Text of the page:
Thursday, August 20, 2009

listening in water

i will remember to use sunblock on my shoulders i will remember to use sunblock on my shoulders i will remember to use sunblock on my shoulders i will remember to use sunblock on my shoulders i will remember to use sunblock on my shoulders i will remember to use sunblock on my shoulders i will remember to use sunblock on my shoulders i will remember to use sunblock on my shoulders i will remember to use sunblock on my shoulders i will remember to use sunblock on my shoulders i will remember to use sunblock on my shoulders i will remember to use sunblock on my shoulders i will remember to use sunblock on my shoulders i will remember to use sunblock on my shoulders i will remember to use sunblock on my shoulders i will remember to use sunblock on my shoulders i will remember to use sunblock on my shoulders i will remember to use sunblock on my shoulders i will remember to use sunblock on my shoulders i will remember to use sunblock on my shoulders i will remember to use sunblock on my shoulders i will remember to use sunblock on my shoulders i will remember to use sunblock on my shoulders.

Also, on the little strip of nose that sits under the bridge of my glasses.

(ouch, ouch, ouch, ouch)

And yet, we had an amazing time at the beach. The Toddles, however, declined to go in the water. He explained, calmly, that he won't go in when his swimming instructor is present, and he has no intention of going in without the instructor. I tried to argue the point, and settled for luring him in, calf-deep, to help hunt for pretty seashells, barnacles and the odd hermit crab.

(oh, yes: ouch.)
***********************
Courtesy of the Grandmere, the boys have had three swimming lessons at a local dam-building pool, and so far, so mixed. The Eldest jumped into the pool on his first lesson, spluttered, caught a faceful of chlorine, and reconsidered. And then jumped into the pool again. By the end of his second lesson, he happily kicked from one end of the (shallow) pool to the other, using a kickboard. By his third, he was debating the wisdom of trying the odd stroke or three without the kickboard.

The Toddles, however, was debating the wisdom of the instructor. And possibly pools in general.

Hooray for us, that we have a friendly, energetic guy doing the teaching. With extremely long arms, able to easily reach and pluck a sputtering child from the water. He's calm, certain, pleasant, and really likes to keep the momentum going during a class. Which means, of course, that when the Eldest shouts, 'wait - stop!' the instructor will respond verbally - but not physically. 99% of the time, the Eldest only needs that verbal response, however. 

From the bleachers, I can see the smallish gulp that the Eldest takes, before adapting to the teacher's chosen pace and goal. He's a good sport, that kid, but eventually, he does run out of flex (as magid says). The Toddles may not see the gulp. But he did explain to me that he didn't listen to my brother. Oh, said I, but watch: he's not going to let the Eldest get into trouble. See? And he is talking to the Eldest. The Toddles, firmly not-in-pool, shook his head. But he didn't listen.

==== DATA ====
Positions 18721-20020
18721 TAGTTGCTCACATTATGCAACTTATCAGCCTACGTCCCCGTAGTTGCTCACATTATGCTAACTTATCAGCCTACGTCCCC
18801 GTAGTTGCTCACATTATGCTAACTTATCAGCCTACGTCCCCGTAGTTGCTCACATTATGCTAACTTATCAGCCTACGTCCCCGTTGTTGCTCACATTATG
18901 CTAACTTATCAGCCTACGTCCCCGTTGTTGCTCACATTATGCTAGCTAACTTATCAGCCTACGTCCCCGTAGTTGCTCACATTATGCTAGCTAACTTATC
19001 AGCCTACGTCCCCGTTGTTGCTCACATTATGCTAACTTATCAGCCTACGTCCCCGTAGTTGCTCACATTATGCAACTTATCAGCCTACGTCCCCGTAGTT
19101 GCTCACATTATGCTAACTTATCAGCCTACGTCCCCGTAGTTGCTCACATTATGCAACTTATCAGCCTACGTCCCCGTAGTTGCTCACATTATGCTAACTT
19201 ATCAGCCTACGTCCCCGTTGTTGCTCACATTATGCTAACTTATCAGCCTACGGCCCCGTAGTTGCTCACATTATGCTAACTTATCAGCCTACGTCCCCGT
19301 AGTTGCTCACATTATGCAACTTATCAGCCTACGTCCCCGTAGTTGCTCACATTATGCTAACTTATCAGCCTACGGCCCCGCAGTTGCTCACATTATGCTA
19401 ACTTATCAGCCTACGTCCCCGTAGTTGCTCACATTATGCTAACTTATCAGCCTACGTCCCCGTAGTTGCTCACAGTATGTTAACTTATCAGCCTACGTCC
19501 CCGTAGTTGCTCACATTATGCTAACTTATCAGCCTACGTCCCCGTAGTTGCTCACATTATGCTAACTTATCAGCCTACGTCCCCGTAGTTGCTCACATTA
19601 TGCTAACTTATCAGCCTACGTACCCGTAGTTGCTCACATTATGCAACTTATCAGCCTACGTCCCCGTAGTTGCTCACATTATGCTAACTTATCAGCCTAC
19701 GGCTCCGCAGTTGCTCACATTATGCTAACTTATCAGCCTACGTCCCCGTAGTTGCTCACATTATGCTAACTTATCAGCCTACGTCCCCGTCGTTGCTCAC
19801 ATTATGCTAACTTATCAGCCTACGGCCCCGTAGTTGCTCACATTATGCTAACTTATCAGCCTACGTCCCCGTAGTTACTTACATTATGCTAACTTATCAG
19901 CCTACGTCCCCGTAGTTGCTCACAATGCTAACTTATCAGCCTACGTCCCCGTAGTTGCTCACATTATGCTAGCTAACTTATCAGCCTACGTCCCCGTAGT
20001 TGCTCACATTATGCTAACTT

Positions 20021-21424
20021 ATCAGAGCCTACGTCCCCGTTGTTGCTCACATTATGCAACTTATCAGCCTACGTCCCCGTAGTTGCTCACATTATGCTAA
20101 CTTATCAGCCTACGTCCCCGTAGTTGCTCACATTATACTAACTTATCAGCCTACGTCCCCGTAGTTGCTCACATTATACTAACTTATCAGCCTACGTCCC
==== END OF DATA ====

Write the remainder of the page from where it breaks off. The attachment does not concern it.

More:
And therefore, the Toddles does not think that the instructor will listen to him. Um. Point taken, kid.

Having little to lose, I said as much to the instructor, who promised to adapt to the boys. The Eldest, when I related this, burst into tears. Tears of relief as well as over-flexedness, and he admitted that he loved the pool and lessons, and he feared that I'd take them away, if they weren't working out.  I should have seen this coming: when the Grandmere went home, he burst into tears. I'd wanted to go swimming with her again, he wailed.

The Grandmere had spent three? years? bugging me about arranging swimming lessons, but neither of us had foreseen just how much this child would love the water... And as for his brother, well, I'm working on it. Possibly even in a (cringe) bathing suit.



5 comments:

magid said...

I'm surprised that the Toddles is so careful/reluctant towards the water, since he seems so fearless in general. (I was there myself: I didn't get taught until I was 11 or 12, which meant I was also self-conscious about being in a bathing suit, as well as older and slower and all that).

*much aloe and cooling thoughts for your shoulders and nose*

Anonymous said...

I am once again struck by your attentive and respectful parenting.

Do you want Eldest's name in there?

Maybe try Noxzema for the sunburn.

Anonymous said...

My #2 is overly-cautious as well--interesting. Maybe that's why they're friends?

I should not be typing this because we should be in the car to meet you very shortly.

I'm using aloe.

Miryam (mama o' the matrices) said...

my vote is for aloe! And a really nice cooling spray that I found at Whole Wallet. And, yes, i admit it, 12 hours of evil topical anaesthetic & ice packs....

many thanks for the heads-up: I should know better than to write a post at 2 in the morning!

Dana said...

My roommate showed me this post. As a swimming instructor, there's a few things you can do, before having to resort to the dreaded swim suit.
If you have a bath tub, you can teach a smallish child to backfloat, blow bubbles, go underwater, kick (messy, but just remember "straight legs and pointy toes"), and even to open his eyes underwater with and without goggles.
Additionally, in the name of religious respect and inclusion, I've seen or encouraged many people (mostly women)into the water in their clothing of choice. I recommend tight clothes, preferably non-cotton, but comfortable.
Best of luck!